20-year deal for beach café
Council okays exclusive contract for Boardwalk Pub
If you plan on buying food at the Eastern Beaches sometime in the next 20 years, there’s a good chance you’ll be buying it from Tuggs.
City council voted May 12 to extend the city’s exclusive contract with the operator of the Boardwalk Pub for another 21 years less a day without seeking alternative bids—a decision that’s angered some councillors and residents.
Over the next 20 years, the deal will see the operator pay roughly $1.4 million less in rent and sponsorship money than originally agreed to in a 2006 proposal to renew its contract. In addition, Tuggs will see a broadening of its exclusive Woodbine Beach turf to include Ashbridges Bay Park, where it will also be allowed to sell alcohol and will gain the right to sell non-consumable goods.
“It just is mind-boggling that anybody would do business this way,” said councillor Doug Holyday, who voted against the proposal. “That isn’t the way we’ve been handling other city properties, nor should it be.”
The agreement passed in a vote of 15 to 12, at a meeting where 18 councillors had already left for the day.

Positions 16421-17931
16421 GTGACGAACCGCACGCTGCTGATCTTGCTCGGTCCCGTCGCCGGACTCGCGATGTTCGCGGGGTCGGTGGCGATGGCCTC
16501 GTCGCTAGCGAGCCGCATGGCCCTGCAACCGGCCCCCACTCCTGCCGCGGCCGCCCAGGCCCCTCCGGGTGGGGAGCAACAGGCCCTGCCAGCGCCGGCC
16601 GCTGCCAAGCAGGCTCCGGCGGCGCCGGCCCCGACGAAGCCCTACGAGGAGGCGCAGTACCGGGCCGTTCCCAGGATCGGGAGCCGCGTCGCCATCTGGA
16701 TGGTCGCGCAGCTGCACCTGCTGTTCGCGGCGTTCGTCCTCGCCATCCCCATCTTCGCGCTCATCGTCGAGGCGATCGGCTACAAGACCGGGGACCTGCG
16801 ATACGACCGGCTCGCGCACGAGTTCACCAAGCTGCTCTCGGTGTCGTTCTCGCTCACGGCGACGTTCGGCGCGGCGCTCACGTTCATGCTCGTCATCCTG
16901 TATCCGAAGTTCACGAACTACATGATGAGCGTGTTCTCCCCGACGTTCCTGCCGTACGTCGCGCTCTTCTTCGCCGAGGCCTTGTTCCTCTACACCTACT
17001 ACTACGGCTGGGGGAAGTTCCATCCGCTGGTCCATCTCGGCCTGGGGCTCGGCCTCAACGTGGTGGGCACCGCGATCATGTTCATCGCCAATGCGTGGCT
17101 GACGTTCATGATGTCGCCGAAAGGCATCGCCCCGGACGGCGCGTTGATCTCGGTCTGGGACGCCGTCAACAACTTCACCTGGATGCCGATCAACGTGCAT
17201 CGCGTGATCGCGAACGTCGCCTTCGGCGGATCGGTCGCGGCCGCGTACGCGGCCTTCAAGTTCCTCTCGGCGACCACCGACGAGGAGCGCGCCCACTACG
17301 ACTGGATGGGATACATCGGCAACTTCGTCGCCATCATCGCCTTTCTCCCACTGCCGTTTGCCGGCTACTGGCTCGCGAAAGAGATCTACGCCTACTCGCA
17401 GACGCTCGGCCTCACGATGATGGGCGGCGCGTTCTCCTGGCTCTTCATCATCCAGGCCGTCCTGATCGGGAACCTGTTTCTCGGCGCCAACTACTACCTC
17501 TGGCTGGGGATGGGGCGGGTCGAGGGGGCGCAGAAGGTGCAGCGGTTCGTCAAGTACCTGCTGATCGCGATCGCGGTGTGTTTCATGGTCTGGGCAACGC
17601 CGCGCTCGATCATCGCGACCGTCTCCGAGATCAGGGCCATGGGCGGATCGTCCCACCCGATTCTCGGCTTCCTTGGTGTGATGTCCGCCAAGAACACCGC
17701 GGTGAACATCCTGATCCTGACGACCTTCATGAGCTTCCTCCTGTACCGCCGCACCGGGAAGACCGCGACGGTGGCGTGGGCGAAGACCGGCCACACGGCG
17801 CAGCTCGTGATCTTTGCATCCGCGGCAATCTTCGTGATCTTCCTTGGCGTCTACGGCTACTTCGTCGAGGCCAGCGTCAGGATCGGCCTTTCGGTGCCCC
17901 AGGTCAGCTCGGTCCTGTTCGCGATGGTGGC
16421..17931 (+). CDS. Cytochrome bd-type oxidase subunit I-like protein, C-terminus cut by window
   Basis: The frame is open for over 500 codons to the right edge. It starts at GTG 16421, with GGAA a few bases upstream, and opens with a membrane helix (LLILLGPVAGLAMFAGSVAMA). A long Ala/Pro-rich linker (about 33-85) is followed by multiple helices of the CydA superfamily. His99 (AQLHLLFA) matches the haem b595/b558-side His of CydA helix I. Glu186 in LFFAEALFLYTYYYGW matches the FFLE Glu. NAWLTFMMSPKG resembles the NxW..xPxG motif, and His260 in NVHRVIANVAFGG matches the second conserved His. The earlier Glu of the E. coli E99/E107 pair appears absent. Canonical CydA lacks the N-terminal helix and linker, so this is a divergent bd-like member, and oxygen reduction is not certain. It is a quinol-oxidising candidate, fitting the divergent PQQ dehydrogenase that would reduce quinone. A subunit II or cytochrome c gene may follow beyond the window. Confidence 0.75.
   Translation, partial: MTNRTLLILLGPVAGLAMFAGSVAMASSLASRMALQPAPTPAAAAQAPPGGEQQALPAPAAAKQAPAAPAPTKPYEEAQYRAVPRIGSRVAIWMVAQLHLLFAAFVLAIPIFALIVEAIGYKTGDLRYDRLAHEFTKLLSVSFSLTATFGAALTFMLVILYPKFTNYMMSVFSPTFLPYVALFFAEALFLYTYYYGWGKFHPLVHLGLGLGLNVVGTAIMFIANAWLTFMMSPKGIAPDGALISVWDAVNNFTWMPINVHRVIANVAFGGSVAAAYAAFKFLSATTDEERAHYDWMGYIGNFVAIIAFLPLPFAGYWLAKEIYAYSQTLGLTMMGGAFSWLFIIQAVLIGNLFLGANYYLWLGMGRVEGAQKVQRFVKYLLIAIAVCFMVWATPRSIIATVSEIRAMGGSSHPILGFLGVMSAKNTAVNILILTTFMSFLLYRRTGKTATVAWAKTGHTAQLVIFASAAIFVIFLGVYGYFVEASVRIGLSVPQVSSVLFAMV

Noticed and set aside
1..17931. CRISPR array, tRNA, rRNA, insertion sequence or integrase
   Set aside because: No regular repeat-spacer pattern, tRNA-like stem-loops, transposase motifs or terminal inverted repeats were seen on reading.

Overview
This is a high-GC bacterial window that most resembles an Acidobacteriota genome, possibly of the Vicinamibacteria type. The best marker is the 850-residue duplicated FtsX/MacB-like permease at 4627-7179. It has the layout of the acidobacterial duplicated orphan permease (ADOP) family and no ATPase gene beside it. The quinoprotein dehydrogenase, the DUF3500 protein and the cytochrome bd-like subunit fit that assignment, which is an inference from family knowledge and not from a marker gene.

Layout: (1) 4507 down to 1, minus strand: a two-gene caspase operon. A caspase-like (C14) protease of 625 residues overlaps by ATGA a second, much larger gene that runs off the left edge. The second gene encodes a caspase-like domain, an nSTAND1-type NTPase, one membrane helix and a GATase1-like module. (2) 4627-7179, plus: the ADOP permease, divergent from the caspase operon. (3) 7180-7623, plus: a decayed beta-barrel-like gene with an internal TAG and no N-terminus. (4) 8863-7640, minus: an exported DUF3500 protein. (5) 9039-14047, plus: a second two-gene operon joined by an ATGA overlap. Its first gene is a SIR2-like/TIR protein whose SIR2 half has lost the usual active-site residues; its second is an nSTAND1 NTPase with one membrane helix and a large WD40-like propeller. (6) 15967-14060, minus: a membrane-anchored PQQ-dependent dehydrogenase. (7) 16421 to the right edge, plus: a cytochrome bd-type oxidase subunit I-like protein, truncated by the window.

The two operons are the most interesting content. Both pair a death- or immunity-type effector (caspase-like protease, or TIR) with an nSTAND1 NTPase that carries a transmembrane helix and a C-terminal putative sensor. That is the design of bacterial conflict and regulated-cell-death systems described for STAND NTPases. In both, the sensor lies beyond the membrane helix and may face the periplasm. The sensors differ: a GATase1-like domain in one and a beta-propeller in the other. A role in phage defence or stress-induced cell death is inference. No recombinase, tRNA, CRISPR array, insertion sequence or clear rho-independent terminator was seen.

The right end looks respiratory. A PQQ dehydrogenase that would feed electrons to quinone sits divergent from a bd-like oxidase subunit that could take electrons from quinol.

Although controversial, it sealed the deal on a contract which had been in limbo since expiring in 2007. A year before, Tuggs owner George Foulidis approached the city with a proposal to extend his contract. City staff recommended to council that the lucrative contract be put out for a request for proposal so that other operators would have a chance to bid.
However, local councillor Sandra Bussin convinced council not to tender the contract, arguing the community would not be keen on a large chain like McDonald’s taking over the contract. Council then instructed city staff to work out a new proposal with the operator.
But negotiations came to an impasse, resulting in a request from staff for city council to approve new terms that would be acceptable to Tuggs.
The approval of those new terms means that Tuggs will continue to be the exclusive vendor in the area until 2028.
A group of citizens opposed to the renewal of the no-tender contract are vowing to fight to reopen the issue at council.
“A full council would have made a sober decision and called for an RFP,” said Bruce Baker, a member of the group and a candidate running to unseat Bussin in the upcoming election.
But with a two thirds vote required to reopen a matter at council, Holyday said the chances are slim.
“There are a lot of restaurant operators out there who would have lived to bid on that property,” he said. “It’s certainly not the best we can do for the taxpayer.”
Attempts to reach Foulidis were unsuccessful.
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